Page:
By Attorney Howard Iken: A very common procedure in court is the Motion to Compel.
It is part of a well-established procedure to force financial disclosure, get copies of documents, or a way to bully the other side into doing one thing or another. Here is the way it works: One side or another makes a request for documents – or the period in which to automatically provide documents has expired. Then they are supposed to send something called a good-faith letter. Something like: “dear friend, you seem to have forgotten to comply with our request.” When that does not work, one side or the other files a Motion to Compel. Throughout the entire state of Florida a Motion to Compel is pretty much the same. After the motion is filed the person trying to enforce the disclosure schedules a short hearing and asks the judge to enforce the issue.
A well observed pattern of some attorneys is to use the entire process as a way to pressure the other side. They make excessively long and burdensome requests and then try to push the issue to a Motion to Compel hearing. Some attorneys do this once. Some do it throughout a case. And many times they do not even really want the additional documents (in my personal opinion). There are ways to address the issue. One is to gather everything down to the finest detail, back up a truck, and deliver eighty gazillion documents at the door of the other attorney. You shouldn’t include any garbage or unrelated info – just the things they asked for and in painful detail and volume. Another way to address this tactic is to do it back. Make many, repetitive requests for financial documents – mirrored with their request. That tends to make people more reasonable. An then there is the last strategy – object to the excessive list of requested documents and fight it out in court.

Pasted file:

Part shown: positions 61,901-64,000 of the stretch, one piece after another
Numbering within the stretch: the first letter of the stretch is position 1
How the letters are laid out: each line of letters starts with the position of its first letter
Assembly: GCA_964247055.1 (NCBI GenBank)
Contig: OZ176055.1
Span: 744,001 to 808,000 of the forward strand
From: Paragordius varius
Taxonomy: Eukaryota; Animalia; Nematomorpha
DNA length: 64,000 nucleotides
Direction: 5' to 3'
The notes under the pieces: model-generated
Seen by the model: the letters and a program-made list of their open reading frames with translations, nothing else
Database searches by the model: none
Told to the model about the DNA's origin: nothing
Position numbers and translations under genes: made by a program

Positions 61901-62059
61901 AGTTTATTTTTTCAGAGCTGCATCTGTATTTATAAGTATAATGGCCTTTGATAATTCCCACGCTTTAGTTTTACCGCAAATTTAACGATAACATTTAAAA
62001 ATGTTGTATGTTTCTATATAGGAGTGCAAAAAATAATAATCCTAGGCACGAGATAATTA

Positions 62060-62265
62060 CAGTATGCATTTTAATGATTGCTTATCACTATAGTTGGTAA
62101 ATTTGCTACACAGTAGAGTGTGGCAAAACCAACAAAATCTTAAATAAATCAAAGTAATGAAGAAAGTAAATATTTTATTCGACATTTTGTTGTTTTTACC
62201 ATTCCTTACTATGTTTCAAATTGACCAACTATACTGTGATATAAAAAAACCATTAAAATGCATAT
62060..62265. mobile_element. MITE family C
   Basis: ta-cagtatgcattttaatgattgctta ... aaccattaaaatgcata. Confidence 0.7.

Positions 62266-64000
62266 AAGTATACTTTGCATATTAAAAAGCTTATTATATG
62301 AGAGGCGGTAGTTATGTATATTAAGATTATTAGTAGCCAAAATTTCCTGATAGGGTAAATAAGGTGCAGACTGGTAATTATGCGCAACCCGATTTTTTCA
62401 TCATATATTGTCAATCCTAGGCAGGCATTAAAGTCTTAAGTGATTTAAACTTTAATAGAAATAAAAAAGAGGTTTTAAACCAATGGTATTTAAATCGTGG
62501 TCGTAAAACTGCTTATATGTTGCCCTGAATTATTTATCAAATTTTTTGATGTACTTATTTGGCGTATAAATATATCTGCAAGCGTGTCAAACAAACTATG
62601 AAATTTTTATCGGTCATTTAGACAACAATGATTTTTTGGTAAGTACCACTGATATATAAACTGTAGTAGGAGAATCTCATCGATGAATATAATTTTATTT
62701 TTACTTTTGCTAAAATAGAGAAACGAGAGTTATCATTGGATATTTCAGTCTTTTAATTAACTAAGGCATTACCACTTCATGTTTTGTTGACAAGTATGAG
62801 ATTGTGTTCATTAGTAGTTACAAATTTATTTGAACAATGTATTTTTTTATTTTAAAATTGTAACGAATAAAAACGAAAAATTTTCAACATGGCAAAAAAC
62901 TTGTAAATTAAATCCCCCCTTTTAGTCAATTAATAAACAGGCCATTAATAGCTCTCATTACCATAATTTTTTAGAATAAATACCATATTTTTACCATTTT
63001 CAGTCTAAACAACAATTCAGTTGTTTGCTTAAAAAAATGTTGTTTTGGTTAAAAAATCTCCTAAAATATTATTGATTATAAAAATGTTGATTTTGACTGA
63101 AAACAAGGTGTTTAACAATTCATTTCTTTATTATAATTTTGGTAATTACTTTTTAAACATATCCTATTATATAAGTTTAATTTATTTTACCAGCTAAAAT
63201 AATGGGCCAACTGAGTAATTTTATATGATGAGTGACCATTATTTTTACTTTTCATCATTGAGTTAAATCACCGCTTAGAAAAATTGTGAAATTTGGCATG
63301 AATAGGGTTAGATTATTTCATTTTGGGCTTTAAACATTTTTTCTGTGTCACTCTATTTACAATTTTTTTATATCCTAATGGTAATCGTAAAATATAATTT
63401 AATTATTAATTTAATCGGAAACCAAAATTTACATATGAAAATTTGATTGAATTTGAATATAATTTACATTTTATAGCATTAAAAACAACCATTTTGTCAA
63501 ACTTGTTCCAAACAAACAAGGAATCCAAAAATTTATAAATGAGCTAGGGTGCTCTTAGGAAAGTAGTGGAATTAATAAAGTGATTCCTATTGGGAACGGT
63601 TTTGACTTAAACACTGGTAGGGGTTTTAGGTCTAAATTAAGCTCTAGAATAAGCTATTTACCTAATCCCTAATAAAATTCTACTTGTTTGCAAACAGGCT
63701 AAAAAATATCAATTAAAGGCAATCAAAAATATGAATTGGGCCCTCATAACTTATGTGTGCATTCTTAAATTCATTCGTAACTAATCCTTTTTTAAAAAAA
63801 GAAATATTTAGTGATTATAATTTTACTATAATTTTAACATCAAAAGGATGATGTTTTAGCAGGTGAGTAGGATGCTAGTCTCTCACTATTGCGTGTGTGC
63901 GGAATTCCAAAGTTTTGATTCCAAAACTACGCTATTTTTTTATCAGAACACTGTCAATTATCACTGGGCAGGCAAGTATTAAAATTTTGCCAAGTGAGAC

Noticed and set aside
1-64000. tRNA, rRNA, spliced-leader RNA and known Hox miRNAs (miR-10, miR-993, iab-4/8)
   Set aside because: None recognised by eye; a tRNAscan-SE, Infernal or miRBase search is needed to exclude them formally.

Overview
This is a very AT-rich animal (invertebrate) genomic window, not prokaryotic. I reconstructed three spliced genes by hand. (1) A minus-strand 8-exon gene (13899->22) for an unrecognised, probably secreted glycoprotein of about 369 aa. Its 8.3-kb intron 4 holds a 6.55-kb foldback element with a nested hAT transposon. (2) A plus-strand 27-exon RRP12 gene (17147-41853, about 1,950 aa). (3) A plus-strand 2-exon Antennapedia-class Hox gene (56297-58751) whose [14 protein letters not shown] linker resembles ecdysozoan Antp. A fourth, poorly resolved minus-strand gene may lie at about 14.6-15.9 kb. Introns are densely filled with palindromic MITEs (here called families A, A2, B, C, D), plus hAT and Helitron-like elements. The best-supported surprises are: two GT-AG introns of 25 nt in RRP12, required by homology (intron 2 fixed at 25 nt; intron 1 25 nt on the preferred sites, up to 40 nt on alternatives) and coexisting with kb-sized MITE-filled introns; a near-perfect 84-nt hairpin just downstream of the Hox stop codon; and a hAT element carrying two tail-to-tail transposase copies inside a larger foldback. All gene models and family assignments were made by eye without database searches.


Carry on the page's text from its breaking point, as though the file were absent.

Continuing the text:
Whatever your strategy is – When an attorney abuses the financial discovery process it is very valuable to recognize the Motion to Compel – Gimme Your Info game.
Howard Iken practices divorce, custody, and bankruptcy law in Tampa, Clearwater and New Port Richey. We also represent clients in Orlando and New Tampa. If you need an attorney to fight a motion to compel – call us for a free consultation.